Port St. Joe commissioners are hoping this last amendment to the city’s sign ordinance will be, literally, the last.
Commissioners last week again amended the ordinance, first created some six years ago, to address issues that remained after most recently amending the ordinance earlier this year.
Specifically, commissioners dealt with 14 signs in town which were deemed non-conforming after the sign ordinance was amended in January and which had led to considerable debate and protests since.
Commissioners left those signs alone, allowing them to be grandfathered into the updated ordinance until such time as the nature or name of the business changes, regardless whether ownership changes.
In addition, those signs grandfathered in can not be replaced by another non-conforming sign, enlarged or extended or reconstructed and can not be re-established if at least 50 percent of the sign is damaged or it has been removed or abandoned.
After amending the ordinance in January to tighten up language on the size and height of signs, commissioners heard protests from businesses as disparate as Five Star Collision, Emerald Coast Credit Union and McDonald’s.
While the amended ordinance provided a process to receive a waiver, the process brought fees which also came under fire.
Matt Scoggins of Five Star said the city would be without his $1 million in annual revenue if the problem with existing signs was not properly addressed.
Harry Lee Smith came before commissioners twice on behalf of Emerald Coast Credit Union and the family that owns the McDonald’s protested having to change the Golden Arches sign.
Signs for a host of businesses were grandfathered into the ordinance, including those for Sunset Coastal Grill, Bayside Florist, Tyndall Federal Credit Union, Family Dollar, Waterfront Autos, Auto Zone, Capital City Bank, Duren’s Piggly Wiggly to name a few which were rendered non-conforming when the sign ordinance was amended earlier this year.
The amended sign ordinance also addressed setbacks on state highways – the city adopted Florida Department of Transportation rules – and definitions of roof signs.
The amended ordinance passed 3-2 with Commissioner Rex Buzzett and Mayor Mel Magidson dissenting. Buzzett and Magidson have dissented the two times the Commission has taken up the sign ordinance this year, arguing January’s amendments were unnecessary and counter to the intent of the ordinance.
Commissioner Bo Patterson has championed the revisions and been joined by Commissioners Phil McCroan and William Thursbay.
Gulf Pines Hospital
Attorney Tom Gibson told commissioners that the Internal Revenue Service would like the city to resubmit all documents pertaining to the city’s attempt to clear up liens off the deed for the Gulf Pines Hospital property.
Commissioners have put back on the burner a proposal to demolish the hospital and plat the land to sell for single-family homes.
The hiccup for commissioners is tax liens, the major one held by the IRS in addition to three years of property tax certificates/deeds.
Last year, when commissioners were examining options, the IRS indicated a willingness to work with city officials provided the local property tax issues were cleared up, otherwise cleaning up the Gulf Pines Hospital deed.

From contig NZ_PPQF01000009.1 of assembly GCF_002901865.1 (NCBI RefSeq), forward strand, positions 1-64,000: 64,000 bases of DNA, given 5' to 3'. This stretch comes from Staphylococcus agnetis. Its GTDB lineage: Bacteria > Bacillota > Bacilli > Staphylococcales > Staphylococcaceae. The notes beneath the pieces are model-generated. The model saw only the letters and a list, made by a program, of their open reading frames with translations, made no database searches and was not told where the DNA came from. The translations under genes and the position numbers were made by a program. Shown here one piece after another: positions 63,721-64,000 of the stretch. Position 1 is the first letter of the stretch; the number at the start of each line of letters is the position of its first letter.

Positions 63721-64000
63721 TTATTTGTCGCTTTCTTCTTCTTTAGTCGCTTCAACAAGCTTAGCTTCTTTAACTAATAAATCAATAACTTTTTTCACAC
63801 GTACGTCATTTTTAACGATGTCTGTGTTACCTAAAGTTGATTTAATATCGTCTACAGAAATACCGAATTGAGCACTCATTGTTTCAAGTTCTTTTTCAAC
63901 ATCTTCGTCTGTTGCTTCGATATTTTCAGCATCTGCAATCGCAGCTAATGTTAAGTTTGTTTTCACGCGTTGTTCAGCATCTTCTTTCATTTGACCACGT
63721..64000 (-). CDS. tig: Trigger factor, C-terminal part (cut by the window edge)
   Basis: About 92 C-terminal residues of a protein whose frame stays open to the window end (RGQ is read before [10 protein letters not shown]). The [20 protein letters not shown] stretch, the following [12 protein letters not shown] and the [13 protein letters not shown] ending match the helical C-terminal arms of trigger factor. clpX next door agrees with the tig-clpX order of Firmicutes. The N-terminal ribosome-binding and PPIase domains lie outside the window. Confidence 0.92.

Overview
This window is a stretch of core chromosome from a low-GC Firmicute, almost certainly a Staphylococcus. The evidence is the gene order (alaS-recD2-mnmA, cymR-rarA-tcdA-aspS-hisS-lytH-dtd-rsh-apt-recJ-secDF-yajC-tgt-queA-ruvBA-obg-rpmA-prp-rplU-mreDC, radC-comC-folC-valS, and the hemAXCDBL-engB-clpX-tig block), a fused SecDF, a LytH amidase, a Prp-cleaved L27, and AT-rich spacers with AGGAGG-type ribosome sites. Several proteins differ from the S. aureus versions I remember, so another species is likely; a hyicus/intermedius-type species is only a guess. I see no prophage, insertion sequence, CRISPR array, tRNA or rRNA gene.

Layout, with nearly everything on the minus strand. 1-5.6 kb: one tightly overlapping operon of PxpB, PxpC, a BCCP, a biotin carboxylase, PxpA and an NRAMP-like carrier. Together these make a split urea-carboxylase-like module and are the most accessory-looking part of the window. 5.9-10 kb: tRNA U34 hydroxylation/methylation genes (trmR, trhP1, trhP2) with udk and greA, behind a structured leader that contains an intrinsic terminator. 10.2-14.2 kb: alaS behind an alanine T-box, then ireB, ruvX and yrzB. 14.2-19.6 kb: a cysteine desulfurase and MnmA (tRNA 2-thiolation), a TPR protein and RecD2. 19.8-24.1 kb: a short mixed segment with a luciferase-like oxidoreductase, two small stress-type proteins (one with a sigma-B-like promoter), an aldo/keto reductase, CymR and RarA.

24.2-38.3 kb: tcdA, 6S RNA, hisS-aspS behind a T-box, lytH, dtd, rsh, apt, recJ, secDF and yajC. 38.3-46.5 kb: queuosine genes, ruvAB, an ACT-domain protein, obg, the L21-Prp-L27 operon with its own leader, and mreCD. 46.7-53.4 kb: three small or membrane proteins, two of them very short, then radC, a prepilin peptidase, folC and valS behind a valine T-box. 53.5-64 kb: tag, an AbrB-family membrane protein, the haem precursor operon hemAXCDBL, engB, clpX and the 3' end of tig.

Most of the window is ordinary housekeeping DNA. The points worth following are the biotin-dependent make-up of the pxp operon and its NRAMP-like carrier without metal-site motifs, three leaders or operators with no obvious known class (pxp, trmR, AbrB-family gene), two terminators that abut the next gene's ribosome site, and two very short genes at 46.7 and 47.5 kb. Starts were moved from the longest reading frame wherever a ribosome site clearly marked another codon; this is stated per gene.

The issue has taken on additional urgency with the continued decay of the building.
City workers were on the property recently to clean and remove debris where possible.
Boat launch fees
Commissioners continued to discuss, but take no formal action, on implementing launch fees at the city boat ramp in Frank Pate Park.
Thursbay said, “I want to get the ball rolling” while providing a bit more detail on how a fee schedule would look.
Under the current proposal, city residents would pay nothing to use the boat ramp; county residents would pay $5 per day or could purchase a season pass for $25; and out-of-county residents would pay $10 per day or purchase a season pass for $50.
The goal is to raise funds to maintain the boat ramp.
Resident Tim Nelson said municipalities up and down the coast currently charge to use boat ramps.
The sticking point is implementation.
Thursbay has proposed an “honor” system as well as a box or machine to collect money and spit out tickets. The city and possibly some local businesses would sell daily or seasonal passes, depending on proposal.
And while there is consensus on the board for boat ramp fees, how to go about it has lacked a clear consensus.
“We really need to sit down and talk about it to see the best way to do it,” Buzzett said. “We want to make it as smooth as possible.”
Thursbay asked commissioners to bring ideas for discussion at Tuesday’s regular bi-monthly meeting with an eye on implementation in time for the summer season.
In other business from last week’s meeting:
*Commissioners will conduct a workshop prior to their April 1 meeting to consider options for addressing ongoing issues with discolored water from the tap.
“We are getting very close to a solution,” Buzzett said.
*Another meeting and another testy exchange between Magidson and a resident of Cape San Blas concerning the relocation of the Cape San Blas Lighthouse.
Dr. Pat Hardman attempted to pin Magidson down on where the city was getting the money to relocate the lighthouse. The bids, Magidson said, for the move came in just under $500,000 and Hardman asked how the city would foot that bill in addition to the estimated $170,000 cost of lowering power lines by Duke Energy to accommodate the relocation.
The city has a state appropriation of $325,000, a Duke Energy grant of $25,000 and raised nearly $40,000 in other donations and Hardman repeatedly asked where the remainder of the money was coming from.
Magidson turned the question back to Hardman, asking her where the proponents for keeping the lighthouse on the cape were securing their funds, and continued, as he has for several meetings, to insist the city has the money or “it will be coming.”